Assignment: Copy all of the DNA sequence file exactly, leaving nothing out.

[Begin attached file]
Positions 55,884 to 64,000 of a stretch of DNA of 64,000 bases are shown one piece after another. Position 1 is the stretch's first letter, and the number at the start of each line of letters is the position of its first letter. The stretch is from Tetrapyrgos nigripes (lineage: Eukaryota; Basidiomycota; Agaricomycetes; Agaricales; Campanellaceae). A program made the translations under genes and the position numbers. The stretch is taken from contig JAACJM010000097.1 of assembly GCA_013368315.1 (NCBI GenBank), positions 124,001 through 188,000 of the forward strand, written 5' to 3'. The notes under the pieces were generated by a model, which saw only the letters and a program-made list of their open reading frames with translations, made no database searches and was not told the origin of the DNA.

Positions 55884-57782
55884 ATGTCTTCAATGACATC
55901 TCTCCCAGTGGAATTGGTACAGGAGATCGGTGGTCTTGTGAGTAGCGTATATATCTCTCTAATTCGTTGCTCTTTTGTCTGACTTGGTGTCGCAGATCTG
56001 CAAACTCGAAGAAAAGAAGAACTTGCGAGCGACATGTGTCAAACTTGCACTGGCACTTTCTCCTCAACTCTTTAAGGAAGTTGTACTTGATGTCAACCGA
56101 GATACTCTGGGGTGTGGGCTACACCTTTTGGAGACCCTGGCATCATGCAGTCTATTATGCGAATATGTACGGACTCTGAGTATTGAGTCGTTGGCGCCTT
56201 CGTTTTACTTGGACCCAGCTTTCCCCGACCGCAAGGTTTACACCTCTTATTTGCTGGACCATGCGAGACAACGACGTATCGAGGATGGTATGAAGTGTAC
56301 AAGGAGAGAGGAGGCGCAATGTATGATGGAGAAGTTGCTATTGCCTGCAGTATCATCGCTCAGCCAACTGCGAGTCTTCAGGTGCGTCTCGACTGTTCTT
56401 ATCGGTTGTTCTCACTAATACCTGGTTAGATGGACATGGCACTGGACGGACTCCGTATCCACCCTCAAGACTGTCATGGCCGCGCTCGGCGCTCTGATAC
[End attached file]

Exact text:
Positions 55,884 to 64,000 of a stretch of DNA of 64,000 bases are shown one piece after another. Position 1 is the stretch's first letter, and the number at the start of each line of letters is the position of its first letter. The stretch is from Tetrapyrgos nigripes (lineage: Eukaryota; Basidiomycota; Agaricomycetes; Agaricales; Campanellaceae). A program made the translations under genes and the position numbers. The stretch is taken from contig JAACJM010000097.1 of assembly GCA_013368315.1 (NCBI GenBank), positions 124,001 through 188,000 of the forward strand, written 5' to 3'. The notes under the pieces were generated by a model, which saw only the letters and a program-made list of their open reading frames with translations, made no database searches and was not told the origin of the DNA.

Positions 55884-57782
55884 ATGTCTTCAATGACATC
55901 TCTCCCAGTGGAATTGGTACAGGAGATCGGTGGTCTTGTGAGTAGCGTATATATCTCTCTAATTCGTTGCTCTTTTGTCTGACTTGGTGTCGCAGATCTG
56001 CAAACTCGAAGAAAAGAAGAACTTGCGAGCGACATGTGTCAAACTTGCACTGGCACTTTCTCCTCAACTCTTTAAGGAAGTTGTACTTGATGTCAACCGA
56101 GATACTCTGGGGTGTGGGCTACACCTTTTGGAGACCCTGGCATCATGCAGTCTATTATGCGAATATGTACGGACTCTGAGTATTGAGTCGTTGGCGCCTT
56201 CGTTTTACTTGGACCCAGCTTTCCCCGACCGCAAGGTTTACACCTCTTATTTGCTGGACCATGCGAGACAACGACGTATCGAGGATGGTATGAAGTGTAC
56301 AAGGAGAGAGGAGGCGCAATGTATGATGGAGAAGTTGCTATTGCCTGCAGTATCATCGCTCAGCCAACTGCGAGTCTTCAGGTGCGTCTCGACTGTTCTT
56401 ATCGGTTGTTCTCACTAATACCTGGTTAGATGGACATGGCACTGGACGGACTCCGTATCCACCCTCAAGACTGTCATGGCCGCGCTCGGCGCTCTGATAC